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December 4th, 2009
The Next American System
[OVERVIEW] The Next American System

Over the next 40 years, America’s population will grow by more than an estimated 130 million people. Most will settle in or near the country’s major cities. At the same time, a great American migration will take place. Urban, suburban and rural life will shift – all with new immigrants, new elderly, new poor and a new middle class with less financial freedom. The American Dream will not be deferred, but redefined.

So as the country plans and prepares, the aftereffects of the Recession weigh heavy. “Recovery” is a loaded word these days. An unprecedented multi-billion dollar public works investment to start recovery was made by the federal government to rebuild both the weakened economy and stressed national infrastructure. Still, that recovery has been questioned as unemployment and underemployment remain high.

But, if history holds true, the investment in infrastructure could modernize America (again) just as the Depression of the 1930s spurred spending to unite the states of the country with electricity, sewers and roads. What kind of America will these new Americans live in?

THE NEXT AMERICAN SYSTEM is a look back at the first American System as the country looks forward in this new century. That first system came from political minds such as Alexander Hamilton, Henry Clay, John C. Calhoun and John Quincy Adams in the early 1800s — defining a young country’s economic and infrastructural future.

Through two documentary projects (BEYOND THE MOTOR CITY and ROAD TO THE FUTURE), Blueprint America interviews today’s thinkers and tells the stories of everyday Americans as an older country looks for its next move. As simplistic an idea as it may seem, a new transportation system could be the answer.


Blueprint America examines how Detroit, a symbol of America’s diminishing status in the world, may come to represent the future of transportation and progress in America.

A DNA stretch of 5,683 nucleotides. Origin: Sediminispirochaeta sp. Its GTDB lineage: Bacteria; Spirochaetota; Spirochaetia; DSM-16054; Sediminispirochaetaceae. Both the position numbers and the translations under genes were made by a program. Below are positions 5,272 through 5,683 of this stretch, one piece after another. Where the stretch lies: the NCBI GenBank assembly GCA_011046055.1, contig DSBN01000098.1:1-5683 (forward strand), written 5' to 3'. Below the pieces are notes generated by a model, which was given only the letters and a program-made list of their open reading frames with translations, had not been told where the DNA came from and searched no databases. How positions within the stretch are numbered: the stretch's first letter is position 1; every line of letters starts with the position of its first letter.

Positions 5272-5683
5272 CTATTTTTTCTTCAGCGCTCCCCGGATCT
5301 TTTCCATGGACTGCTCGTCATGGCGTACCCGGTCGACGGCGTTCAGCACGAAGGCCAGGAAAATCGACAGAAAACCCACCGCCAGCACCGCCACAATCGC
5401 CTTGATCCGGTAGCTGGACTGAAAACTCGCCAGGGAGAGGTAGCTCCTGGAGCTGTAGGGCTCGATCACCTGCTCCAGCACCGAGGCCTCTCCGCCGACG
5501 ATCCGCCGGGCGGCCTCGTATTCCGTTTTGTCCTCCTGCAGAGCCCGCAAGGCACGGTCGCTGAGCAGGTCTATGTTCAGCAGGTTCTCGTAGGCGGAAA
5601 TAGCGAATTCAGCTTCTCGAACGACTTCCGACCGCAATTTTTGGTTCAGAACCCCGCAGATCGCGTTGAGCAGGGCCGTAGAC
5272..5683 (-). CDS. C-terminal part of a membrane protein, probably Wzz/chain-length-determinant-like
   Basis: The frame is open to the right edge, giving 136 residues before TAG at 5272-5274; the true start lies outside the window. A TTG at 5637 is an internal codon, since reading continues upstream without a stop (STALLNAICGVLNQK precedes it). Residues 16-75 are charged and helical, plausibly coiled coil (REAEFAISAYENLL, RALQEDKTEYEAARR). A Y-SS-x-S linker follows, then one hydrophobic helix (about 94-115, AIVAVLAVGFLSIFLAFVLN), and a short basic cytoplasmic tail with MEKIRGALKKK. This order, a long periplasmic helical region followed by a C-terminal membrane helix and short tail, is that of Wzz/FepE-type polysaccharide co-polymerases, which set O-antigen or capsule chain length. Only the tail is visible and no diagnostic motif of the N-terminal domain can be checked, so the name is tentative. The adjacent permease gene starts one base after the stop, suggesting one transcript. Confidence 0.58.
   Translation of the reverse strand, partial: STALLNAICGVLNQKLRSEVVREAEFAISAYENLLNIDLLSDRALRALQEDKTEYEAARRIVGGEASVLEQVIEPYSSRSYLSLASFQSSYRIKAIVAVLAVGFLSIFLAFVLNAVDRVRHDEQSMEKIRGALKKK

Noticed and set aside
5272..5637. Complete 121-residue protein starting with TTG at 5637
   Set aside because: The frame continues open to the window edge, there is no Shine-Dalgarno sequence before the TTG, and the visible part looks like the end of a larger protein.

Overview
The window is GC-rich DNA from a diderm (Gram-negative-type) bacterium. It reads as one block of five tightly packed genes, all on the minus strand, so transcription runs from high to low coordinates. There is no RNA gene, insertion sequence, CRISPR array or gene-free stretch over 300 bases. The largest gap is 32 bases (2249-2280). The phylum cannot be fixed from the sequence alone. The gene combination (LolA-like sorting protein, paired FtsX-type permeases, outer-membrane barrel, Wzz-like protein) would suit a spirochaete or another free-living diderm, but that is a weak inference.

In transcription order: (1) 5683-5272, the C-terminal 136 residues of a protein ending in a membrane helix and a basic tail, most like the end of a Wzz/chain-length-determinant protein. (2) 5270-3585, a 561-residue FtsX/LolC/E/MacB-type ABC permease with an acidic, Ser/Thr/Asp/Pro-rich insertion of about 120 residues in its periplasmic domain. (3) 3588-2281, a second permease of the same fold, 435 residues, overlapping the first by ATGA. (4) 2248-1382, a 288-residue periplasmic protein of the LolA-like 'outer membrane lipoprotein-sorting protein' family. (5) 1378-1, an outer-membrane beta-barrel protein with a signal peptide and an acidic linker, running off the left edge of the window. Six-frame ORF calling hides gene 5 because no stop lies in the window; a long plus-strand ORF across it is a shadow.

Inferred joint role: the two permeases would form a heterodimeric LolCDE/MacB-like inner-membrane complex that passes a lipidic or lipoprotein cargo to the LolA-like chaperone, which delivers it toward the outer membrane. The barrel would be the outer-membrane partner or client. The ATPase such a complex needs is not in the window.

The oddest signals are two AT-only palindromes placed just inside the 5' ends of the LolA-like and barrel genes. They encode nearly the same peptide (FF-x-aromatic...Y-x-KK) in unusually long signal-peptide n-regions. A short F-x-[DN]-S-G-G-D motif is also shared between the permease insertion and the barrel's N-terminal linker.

Detroit is the crucible in which the nation’s ability to move toward a modern 21st century transportation infrastructure is put to the test. The documentary shows how investments in the past — beginning with the construction of canals in the 18th century — profoundly shaped Detroit’s physical layout, population growth and economic development. Before being dubbed the Motor City, Detroit was once home to the nation’s most extensive streetcar system. In fact, it was that vast network of streetcars that carried workers to the area’s many car factories. And it was the cars made in those factories that would soon displace the streetcars in Detroit — and in every major American city.

Detroit’s engineers went on to design the nation’s first urban freeways and inspired much of America’s 20th century transportation infrastructure system — from traffic signals to gas stations — that became the envy of the word.

But over the last 30 years, much of the world has moved on, choosing faster, cleaner, more modern transportation and leaving America — and Detroit — behind. Viewers are taken on a journey beyond Detroit’s blighted urban landscape to Spain, home to one of the world’s most modern and extensive transit systems; to California, where voters recently said yes to America’s first high speed rail system; and to Washington, where Congress will soon decide whether to finally push America’s transportation into the 21st century.


Blueprint America goes to three very different American cities — Denver, New York and Portland, and their surrounding suburbs — to look at each as a microcosm of the challenges and possibilities the country faces as citizens, local and federal officials, and planners struggle to manage a growing America with innovative transportation and sustainable land use policies.